Texas Earthquakes: Tremors in the Past, Present, and Future

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Though not as prevalent as in California, Texas earthquakes have plagued the state over various times in history. Though most major earthquakes remain in Texas’ past, even today, the earth still trembles in parts of the state. Knowing your chances of feeling a tremor and what to do in the event of one will help you to be ready if you experience one.

How Earthquakes Happen

Texas Earthquakes Often Occur Along Fault Lines

Photo: Flickr/Lisa Andres

Earthquakes occur from a rapid slippage of earth on either side of fault lines. The land may move down along the fault or push parallel to the fault. Generally, for this to happen, the fault itself needs to be under stress. The movement during the earthquake alleviates the stress on the fault for a while, until it builds up and the next earthquake occurs.

Texas Geology

Fault zones along the edge of the Texas Hill Country

Photo: Wikimedia Commons

Texas has a highly dynamic geology that includes the rise and fall of mountain ranges over the course of millions of years. The Texas Hill Country lies beneath an ancient mountain range that once included active volcanoes. Perhaps the most obvious piece of Texas geology that attests to earthquakes in the state is the system of fault lines that run from northeast to southwest along the eastern boundary of the Hill Country. The most well-known of these is the Balcones Fault. To the west, the land is uplifted, while the Gulf Coast sinks to the east. This fault, though it experienced ancient earthquakes, is considered geologically inactive today. Other faults exist near El Paso, Dallas, and even in Houston. Though the majority of these faults have not shown recent activity beyond slow slippage, some shaking near the Dallas area and El Paso have prompted scientists to take another look at the faults in these areas to see if they are under stress and pose a hazard of future earthquakes.

Past Texas Earthquakes

El Paso saw the only earthquake death in nearby Ciudad Juarez in 1923

Photo: Wikimedia Commons

Texas has experienced some major earthquakes in the past. Some have ranged between five and six on the earthquake scale, which indicates a heavy tremor felt over a large area. In recorded history, the first mention of a Texas earthquake was in 1847, when both papers in New Braunfels and Seguin indicated the earth shook. By far, the heaviest earthquake in the state was a 6.0 on the Richter scale near Valentine, in West Texas, in 1931. Neither of these earthquakes or many of the 110 from 1847 to today caused significant damage, though, in 1923, one man died in Ciudad Juarez when his house collapse after a 4.7 that hit El Paso.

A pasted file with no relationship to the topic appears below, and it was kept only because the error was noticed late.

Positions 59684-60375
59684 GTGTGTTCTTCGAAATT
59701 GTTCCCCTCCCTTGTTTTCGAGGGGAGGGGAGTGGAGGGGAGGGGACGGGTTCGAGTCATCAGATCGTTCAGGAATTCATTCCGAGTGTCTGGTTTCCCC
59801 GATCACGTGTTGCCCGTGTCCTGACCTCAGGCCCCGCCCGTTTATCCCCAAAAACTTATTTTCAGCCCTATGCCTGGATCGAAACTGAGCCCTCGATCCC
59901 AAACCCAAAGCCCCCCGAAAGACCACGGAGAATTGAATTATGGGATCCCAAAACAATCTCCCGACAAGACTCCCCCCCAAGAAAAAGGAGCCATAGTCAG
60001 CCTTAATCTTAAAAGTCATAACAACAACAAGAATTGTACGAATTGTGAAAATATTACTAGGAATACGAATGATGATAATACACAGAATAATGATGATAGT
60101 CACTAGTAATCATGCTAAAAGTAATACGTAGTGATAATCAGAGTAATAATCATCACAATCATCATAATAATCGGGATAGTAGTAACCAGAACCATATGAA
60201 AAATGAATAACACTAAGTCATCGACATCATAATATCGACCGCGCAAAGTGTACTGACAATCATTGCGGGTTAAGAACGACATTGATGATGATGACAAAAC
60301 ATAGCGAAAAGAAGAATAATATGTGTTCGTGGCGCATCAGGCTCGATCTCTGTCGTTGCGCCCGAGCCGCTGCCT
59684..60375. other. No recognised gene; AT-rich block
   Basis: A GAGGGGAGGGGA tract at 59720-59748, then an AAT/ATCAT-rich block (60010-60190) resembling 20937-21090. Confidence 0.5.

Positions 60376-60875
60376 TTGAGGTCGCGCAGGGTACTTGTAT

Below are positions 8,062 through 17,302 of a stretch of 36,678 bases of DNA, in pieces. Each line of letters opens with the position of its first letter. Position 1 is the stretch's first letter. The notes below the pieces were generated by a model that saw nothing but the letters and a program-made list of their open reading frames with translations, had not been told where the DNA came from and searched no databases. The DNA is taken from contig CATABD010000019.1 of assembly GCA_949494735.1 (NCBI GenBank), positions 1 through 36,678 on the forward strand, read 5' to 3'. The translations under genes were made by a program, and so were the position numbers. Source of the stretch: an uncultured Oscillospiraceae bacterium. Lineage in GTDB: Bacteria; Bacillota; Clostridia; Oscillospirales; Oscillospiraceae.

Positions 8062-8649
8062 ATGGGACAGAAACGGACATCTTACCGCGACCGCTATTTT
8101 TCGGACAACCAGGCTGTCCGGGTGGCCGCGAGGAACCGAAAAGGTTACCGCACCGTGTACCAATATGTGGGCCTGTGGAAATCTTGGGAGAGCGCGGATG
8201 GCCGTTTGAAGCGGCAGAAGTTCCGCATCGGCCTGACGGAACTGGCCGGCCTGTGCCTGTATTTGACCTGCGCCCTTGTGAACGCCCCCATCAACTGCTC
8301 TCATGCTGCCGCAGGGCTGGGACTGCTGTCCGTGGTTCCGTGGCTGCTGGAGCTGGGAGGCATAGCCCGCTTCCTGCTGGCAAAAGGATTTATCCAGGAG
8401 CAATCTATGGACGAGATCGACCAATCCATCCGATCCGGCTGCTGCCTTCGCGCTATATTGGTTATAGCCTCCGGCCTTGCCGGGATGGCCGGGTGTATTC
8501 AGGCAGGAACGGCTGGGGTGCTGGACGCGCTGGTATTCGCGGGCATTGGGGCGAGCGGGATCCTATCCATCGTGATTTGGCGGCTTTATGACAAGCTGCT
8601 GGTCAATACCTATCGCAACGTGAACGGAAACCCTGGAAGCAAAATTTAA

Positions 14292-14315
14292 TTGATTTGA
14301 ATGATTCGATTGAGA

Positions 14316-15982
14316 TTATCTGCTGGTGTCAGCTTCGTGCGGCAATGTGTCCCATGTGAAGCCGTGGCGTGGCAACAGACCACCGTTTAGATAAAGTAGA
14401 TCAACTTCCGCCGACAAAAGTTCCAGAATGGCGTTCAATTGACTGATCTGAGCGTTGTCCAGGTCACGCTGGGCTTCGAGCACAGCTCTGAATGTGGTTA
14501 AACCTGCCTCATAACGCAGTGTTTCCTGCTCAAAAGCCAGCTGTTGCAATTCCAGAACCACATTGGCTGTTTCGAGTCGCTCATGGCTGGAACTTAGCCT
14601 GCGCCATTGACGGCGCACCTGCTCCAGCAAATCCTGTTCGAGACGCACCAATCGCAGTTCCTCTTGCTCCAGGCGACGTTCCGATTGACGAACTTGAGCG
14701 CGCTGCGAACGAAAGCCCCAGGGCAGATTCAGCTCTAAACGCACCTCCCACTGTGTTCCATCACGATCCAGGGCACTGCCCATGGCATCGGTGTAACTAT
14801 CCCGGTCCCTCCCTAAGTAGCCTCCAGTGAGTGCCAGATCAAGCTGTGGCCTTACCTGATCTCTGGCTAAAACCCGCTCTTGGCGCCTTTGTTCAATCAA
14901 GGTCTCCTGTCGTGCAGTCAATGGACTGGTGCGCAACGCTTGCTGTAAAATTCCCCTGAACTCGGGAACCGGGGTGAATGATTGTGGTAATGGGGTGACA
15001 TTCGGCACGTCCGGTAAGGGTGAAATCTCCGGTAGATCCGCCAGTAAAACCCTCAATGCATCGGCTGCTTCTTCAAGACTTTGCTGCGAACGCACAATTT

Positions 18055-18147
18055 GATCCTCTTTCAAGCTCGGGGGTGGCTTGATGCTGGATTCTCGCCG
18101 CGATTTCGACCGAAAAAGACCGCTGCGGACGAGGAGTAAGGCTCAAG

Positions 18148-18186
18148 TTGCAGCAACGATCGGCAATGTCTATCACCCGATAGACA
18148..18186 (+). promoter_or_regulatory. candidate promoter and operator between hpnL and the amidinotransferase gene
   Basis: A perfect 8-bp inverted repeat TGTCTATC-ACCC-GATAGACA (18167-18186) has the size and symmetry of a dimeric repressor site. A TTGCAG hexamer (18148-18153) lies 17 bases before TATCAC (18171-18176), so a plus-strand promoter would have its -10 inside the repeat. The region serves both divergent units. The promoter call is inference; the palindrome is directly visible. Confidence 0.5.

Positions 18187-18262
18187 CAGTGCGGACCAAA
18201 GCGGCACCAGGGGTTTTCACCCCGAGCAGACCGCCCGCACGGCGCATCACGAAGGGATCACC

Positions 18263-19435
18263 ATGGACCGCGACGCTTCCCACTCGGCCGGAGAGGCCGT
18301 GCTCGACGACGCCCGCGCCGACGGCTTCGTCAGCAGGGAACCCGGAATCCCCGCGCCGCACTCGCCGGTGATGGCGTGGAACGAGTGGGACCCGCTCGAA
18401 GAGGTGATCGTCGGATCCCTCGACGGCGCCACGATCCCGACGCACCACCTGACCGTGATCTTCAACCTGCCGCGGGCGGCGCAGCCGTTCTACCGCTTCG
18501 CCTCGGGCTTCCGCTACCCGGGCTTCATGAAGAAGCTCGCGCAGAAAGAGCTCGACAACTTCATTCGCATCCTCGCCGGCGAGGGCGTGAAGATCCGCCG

Texas Earthquakes Today

Some Texas Earthquakes in the Northern Part of the State May Have Come From Humans

Photo: Wikimedia Commons

Many Texas earthquakes today occur in areas near oil well fracking. Fracking forces water underground to loosen the oil from the rock. In some cases, it could shake up already existing fault lines or it might cause shaking without a fault nearby. The origins of earthquakes linked to fracking remain unclear with geologists at odds as to whether the fracking directly caused the Texas earthquakes. It seems, though, that if you live in north Texas or areas of west Texas where fracking commonly occurs, you should be ready for some shaking. In fact, the U.S. Geological Survey (USGS) indicates that a 6.0 earthquake is not out of the realm of possibility for north Texas.

What to Do During an Earthquake

USGS Shows Texas Earthquakes are a Possibilty

Photo: Wikimedia Commons

If an earthquake occurs in your area, don’t panic. The safest place to be is under a sturdy table, which will protect you from anything that falls. Most earthquakes in Texas, though, last only a few seconds and are light enough to not be felt or cause damage.